This preview shows page 1. Sign up to view the full content.
Unformatted text preview: set by the United Nations Millennium Summit in
2000. On that occasion, the largest gathering of world leaders in history jointly pledged to meet, by 201 5 , a
list of goals that include:
Reducing by half the proportion of the world’s people in ex treme pov erty (defined as liv ing on less than the
purchasing- power equiv alent of one U.S. dollar per day ).
Reducing by half the proportion of people who suffer from hunger.
Ensuring that children ev ery where are able to take a full course of primary schooling.
Ending sex disparity in education.
Reducing by two- thirds the mortality rate among children under 5 .
w w w .ny times .c om/2006/12/17/magaz ine/17c har ity .t.html?_r =0&pagew anted=pr int 7/10 Sho1/l14a1Billionair e Giv e – and What Should You? - New Yor k Times
ud / 3 Reducing by three- quarters the rate of maternal mortality .
Halting and beginning to rev erse the spread of H.I .V./ AI DS and halting and beginning to reduce the
incidence of malaria and other major diseases.
Reducing by half the proportion of people without sustainable access to safe drinking water.
Last y ear a United Nations task force, led by the Columbia Univ ersity economist Jeffrey Sachs, estimated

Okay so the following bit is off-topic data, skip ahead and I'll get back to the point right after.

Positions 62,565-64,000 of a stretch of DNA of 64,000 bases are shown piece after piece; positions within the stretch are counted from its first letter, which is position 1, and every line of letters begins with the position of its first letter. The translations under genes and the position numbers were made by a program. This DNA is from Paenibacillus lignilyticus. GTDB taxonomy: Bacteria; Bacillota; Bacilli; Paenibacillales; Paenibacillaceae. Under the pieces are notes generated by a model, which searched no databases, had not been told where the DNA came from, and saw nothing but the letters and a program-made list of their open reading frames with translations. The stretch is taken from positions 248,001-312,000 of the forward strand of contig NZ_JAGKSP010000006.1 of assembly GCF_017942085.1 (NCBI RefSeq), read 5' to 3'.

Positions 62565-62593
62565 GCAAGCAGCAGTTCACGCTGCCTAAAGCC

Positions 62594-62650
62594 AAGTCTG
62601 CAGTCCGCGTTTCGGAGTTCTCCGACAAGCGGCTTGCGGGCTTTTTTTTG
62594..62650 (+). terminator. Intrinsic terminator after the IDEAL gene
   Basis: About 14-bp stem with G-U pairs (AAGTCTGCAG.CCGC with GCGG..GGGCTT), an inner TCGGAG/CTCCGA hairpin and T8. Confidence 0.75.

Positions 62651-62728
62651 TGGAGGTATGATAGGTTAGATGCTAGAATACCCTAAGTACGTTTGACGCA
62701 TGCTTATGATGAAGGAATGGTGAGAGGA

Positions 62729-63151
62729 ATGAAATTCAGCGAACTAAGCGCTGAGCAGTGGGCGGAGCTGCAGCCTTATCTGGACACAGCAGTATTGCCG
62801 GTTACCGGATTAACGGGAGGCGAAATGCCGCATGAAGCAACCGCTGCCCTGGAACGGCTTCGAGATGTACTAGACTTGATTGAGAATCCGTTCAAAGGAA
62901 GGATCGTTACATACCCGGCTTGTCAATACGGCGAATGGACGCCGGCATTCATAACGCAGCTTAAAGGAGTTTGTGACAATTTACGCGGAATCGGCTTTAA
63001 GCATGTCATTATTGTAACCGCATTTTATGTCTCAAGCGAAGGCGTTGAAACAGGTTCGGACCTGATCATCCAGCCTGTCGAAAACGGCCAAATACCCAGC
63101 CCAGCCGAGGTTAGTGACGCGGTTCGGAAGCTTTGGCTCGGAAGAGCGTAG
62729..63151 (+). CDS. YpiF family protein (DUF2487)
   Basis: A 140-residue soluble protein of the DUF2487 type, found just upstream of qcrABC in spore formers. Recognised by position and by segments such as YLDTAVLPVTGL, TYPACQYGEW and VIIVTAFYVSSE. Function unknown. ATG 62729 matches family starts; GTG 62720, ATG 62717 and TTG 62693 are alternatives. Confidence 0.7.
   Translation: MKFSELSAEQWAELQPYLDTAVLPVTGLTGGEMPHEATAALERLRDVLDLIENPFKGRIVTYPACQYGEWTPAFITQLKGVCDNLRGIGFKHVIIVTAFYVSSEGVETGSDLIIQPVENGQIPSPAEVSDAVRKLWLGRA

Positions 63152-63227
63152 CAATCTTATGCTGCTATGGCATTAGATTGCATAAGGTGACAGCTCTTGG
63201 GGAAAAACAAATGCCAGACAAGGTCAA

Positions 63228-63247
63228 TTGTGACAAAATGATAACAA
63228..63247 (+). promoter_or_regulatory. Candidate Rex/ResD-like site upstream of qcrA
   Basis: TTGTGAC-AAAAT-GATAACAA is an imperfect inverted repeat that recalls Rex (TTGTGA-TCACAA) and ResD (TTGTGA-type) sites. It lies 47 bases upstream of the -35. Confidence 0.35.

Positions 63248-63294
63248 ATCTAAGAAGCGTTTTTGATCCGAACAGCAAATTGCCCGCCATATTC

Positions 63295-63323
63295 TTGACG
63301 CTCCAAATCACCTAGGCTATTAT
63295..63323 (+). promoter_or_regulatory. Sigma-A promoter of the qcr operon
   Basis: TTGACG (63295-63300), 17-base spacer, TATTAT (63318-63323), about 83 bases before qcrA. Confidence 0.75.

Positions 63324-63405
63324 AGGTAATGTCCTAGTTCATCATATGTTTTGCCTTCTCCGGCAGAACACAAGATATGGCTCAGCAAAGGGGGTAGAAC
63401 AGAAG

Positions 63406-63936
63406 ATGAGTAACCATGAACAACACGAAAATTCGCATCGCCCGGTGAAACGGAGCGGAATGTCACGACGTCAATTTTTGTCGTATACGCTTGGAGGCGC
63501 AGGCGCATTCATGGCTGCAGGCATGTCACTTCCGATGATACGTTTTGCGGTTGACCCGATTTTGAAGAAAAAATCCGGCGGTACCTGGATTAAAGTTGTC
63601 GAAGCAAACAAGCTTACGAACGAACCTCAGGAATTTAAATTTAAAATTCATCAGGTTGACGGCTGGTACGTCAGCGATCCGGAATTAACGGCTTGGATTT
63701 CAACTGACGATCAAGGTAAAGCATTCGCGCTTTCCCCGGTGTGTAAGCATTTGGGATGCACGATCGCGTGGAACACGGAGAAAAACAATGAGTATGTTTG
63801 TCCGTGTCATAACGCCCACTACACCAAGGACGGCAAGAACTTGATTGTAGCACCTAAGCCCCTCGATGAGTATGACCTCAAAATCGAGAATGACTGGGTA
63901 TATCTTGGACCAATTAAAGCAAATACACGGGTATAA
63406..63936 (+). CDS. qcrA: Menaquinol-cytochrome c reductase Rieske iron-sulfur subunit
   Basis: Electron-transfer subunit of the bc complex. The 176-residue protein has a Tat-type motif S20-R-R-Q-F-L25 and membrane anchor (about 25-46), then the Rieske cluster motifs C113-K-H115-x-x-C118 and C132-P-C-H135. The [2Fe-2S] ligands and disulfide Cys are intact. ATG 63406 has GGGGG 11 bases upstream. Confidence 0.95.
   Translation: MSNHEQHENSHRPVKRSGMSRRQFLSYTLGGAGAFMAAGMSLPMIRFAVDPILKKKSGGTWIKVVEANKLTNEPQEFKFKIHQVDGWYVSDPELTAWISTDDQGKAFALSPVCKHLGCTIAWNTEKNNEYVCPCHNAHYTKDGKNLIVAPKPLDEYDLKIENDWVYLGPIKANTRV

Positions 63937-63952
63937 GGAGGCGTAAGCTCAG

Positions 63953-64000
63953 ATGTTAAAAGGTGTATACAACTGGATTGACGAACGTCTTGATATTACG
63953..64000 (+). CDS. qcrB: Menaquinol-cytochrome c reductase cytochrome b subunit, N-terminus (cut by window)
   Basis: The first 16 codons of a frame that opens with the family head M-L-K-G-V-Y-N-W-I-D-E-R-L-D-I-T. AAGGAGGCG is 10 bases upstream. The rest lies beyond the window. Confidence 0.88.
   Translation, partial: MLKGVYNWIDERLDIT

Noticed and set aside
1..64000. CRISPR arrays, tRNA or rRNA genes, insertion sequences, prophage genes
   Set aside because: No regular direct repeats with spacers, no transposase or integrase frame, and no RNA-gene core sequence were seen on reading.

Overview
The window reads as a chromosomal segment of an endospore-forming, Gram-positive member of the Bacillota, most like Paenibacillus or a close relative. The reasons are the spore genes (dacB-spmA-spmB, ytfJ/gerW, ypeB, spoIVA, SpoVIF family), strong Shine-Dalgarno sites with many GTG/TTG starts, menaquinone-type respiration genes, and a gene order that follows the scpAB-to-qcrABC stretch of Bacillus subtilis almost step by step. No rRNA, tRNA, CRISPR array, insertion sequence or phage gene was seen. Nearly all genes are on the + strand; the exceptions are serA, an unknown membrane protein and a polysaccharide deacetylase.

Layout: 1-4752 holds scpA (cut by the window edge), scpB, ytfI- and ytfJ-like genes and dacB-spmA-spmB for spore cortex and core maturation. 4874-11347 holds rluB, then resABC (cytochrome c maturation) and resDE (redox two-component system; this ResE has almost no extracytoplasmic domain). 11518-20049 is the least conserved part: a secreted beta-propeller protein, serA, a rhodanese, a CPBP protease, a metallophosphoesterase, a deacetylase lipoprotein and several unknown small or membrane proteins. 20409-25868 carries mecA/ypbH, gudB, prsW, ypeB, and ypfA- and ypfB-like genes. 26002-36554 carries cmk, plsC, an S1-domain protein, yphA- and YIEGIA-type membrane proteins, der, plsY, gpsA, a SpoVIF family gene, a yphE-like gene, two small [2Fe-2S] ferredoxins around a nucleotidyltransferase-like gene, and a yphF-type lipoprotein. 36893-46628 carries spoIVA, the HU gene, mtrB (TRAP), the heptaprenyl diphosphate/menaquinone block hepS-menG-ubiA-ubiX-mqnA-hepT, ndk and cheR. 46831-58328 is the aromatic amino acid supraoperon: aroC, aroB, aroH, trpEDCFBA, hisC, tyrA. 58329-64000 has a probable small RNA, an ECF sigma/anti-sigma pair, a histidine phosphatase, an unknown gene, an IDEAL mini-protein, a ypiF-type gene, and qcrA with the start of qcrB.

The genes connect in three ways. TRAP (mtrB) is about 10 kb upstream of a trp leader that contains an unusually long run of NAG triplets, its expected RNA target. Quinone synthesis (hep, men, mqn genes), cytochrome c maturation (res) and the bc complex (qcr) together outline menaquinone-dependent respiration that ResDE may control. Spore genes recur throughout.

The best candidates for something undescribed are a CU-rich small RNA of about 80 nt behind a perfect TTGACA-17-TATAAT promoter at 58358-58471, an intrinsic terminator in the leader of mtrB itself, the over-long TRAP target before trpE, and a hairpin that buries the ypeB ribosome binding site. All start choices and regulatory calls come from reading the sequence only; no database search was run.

the annual cost of meeting these goals to be $1 21 billion in 2006, rising to $1 89 billion by 201 5 . When we
take account of ex isting official dev elopment aid promises, the additional amount needed each y ear to meet
the goals is only $48 billion for 2006 and $74 billion for 201 5 .
Now let’s look at the incomes of America’s rich and superrich, and ask how much they could reasonably
giv e. T he task is made easier by statistics recently prov ided by T homas Piketty and Emmanuel Saez,
economists at the École Normale Supérieure, Paris- Jourdan, and the Univ ersity of California, Berkeley ,
respectiv ely , based on U.S. tax data for 2004. T heir figures are for pretax income, ex cluding income from
capital gains, which for the v ery rich are nearly alway s substantial. For simplicity I hav e rounded the
figures, generally downward. Note too that the numbers refer to “tax units,” that is, in many cases, families
rather than indiv iduals.
Piketty and Saez’s top bracket comprises 0.01 percent of U.S. tax pay ers. T here are 1 4,400 of them,
earning an av erage of $1 2,775 ,000, with total earnings of $1 84 billion. T he minimum annual income in this
group is more than $5 million, so it seems reasonable to suppose that they could, without much hardship,
giv e away a third of their annual income, an av erage of $4.3 million each, for a total of around $61 billion.
T hat would still leav e each of them with an annual income of at least $3.3 million.
Nex t comes the rest of the top 0.1 percent (ex cluding the category just described, as I shall do henceforth).
T here are 1 29,600 in this group, with an av erage income of just ov er $2 million and a minimum income of
$1 .1 million. I f they were each to giv e a quarter of their income, that would y ield about $65 billion, and leav e
each of them with at least $846,000 annually .
T he top 0.5 percent consists of 5 75 ,900 tax pay er...
View Full Document
- Spring '11